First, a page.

All About Rats: A Guide to Your Pet's Habitat, Nutrition and Well-Being

All About Rats: A Guide to Your Pet's Habitat,  Nutrition and Well-Being

Vanessa LeRoux

DOWNLOAD OUR FULL RAT CARE BOOKLET FOR PRINT OVER HERE

Experience Level: Ideal for beginners! Best for kids over twelve, but they'll need some adult oversight.
Size: Rats grow up to 20 cm in length in body.
Lifespan: These delightful companions typically live between 2 to 4 years.
Behaviour: Rats are nocturnal and crepuscular, being most active at night, in the mornings and evenings. They'll likely be asleep while the kids are at school.
Diet: Just like us, rats are omnivores.
Social Life: They're happiest when they have one or more buddies. Stick to the same gender for the happiest results. They are intelligent and trainable and will enjoy interacting with their pet parent.
Rat Breeds: This information applies to all breeds of rat. Learn fun and interesting facts about your rat at the end of the care sheet. You’ll love knowing these extras about our rat friends.





Shopping Checklist: What will I Need for My Rat?






    • Habitat: Aim for a spacious area of at least 90 x 60 x 120 cm. The more rats you have, the larger the cage needs to be. Multi-level homes are ideal since rats love a three-dimensional playground. If you are choosing a rabbit cage, be aware of the distance between the bars. If a rat can get its head through the bars, the rest of their body will also go through.




    • Food: Stick to rat pellets for the base of a balanced diet. See the rat menu below.




    • Food Dish: Consider an attachable or sturdy ceramic bowl; rats have a playful nature and might toss light-weight standalone ones.




    • Water Source: Bottles are great, but if you prefer bowls, ensure they're secured to the cage. Remember, most bowls can get messy with bedding or food and need daily cleaning.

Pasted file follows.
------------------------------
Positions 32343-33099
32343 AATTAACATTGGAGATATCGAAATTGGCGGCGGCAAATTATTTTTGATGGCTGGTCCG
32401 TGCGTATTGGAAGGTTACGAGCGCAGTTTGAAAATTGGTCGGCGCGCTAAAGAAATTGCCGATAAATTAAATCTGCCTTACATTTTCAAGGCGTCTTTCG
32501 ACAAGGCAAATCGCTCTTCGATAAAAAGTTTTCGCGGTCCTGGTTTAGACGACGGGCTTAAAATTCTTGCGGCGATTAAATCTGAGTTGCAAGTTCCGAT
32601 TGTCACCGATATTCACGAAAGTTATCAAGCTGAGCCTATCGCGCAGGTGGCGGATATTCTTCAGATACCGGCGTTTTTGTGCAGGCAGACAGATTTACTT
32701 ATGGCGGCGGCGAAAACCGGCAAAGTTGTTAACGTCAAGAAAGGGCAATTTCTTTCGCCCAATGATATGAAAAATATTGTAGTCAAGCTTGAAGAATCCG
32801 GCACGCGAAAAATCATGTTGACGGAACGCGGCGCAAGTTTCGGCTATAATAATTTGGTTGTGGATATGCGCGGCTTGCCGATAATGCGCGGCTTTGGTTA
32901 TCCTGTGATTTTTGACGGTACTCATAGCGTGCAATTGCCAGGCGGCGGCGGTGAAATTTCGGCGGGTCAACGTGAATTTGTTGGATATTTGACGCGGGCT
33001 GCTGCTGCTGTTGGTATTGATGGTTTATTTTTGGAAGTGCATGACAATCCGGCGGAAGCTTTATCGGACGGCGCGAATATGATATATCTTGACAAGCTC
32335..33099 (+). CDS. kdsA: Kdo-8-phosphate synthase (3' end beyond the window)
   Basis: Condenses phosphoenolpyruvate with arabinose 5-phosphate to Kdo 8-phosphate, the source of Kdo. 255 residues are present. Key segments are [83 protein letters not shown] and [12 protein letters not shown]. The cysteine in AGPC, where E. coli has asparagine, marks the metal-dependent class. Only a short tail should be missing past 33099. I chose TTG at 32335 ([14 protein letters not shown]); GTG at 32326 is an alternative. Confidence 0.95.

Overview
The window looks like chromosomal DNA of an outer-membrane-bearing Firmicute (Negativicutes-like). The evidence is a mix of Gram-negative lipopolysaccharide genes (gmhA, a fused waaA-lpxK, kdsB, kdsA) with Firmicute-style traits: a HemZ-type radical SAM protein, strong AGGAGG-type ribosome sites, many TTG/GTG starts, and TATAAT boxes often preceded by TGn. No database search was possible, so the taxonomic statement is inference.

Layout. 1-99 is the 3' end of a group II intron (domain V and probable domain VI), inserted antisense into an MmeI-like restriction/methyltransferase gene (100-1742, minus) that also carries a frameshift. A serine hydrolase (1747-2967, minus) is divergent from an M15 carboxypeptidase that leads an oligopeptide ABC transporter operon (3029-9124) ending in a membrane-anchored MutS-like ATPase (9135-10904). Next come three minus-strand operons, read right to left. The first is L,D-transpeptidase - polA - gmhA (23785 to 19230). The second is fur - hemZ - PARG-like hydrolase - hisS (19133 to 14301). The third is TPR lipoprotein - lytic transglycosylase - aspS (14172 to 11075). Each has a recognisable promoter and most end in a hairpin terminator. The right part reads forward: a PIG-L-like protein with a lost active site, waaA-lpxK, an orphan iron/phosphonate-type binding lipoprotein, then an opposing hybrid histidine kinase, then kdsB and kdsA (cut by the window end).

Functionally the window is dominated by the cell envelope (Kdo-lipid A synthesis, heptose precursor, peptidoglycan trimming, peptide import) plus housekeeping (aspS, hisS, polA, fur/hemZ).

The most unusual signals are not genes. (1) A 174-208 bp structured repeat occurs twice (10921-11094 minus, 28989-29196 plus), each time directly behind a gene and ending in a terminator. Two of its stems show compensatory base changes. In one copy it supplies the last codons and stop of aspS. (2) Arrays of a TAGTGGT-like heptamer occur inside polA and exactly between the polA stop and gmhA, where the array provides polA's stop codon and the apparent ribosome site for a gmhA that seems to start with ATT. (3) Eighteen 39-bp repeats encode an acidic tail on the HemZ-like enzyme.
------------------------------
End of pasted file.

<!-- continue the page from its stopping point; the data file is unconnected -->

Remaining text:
• Bedding: Paper bedding, straw, shredded paper, and wood pellets are all excellent choices.




    • House and Hammocks: Ensure houses and hammocks can accommodate all your rats at once. They like to snooze and snuggle together. If you have a roomy cage, there's no reason not to hang a second hammock for your rats to hang out in.




    • Nesting Materials: Use hay, shredded paper and tissues/toilet paper to provide your rat with a variety of nesting materials with which to build their nests. Just note that Snuggle Stuff can become entangled around the feet, so keep an eye on that, and it will be fine.




    • Treat Time: Every now and then, spoil your rat with a treat. They love it! (See the rat menu below.)




    • Dental Care: Keep in mind that rats' teeth never stop growing; gnaw stones and chew sticks, wooden blocks, sanitised branches from fruit-bearing trees, dog biscuits, and natural loofah help keep them at the right length. Add a healthy mineral block.




    • Playtime Essentials: Climbing structures, hammocks, tunnels, hanging wooden toys, Timothy hay balls, hideouts, and anything chewable (not plastic) are a must for these active critters. Add new toys or rotate them to maintain interest. As they become chewed up, throw them out.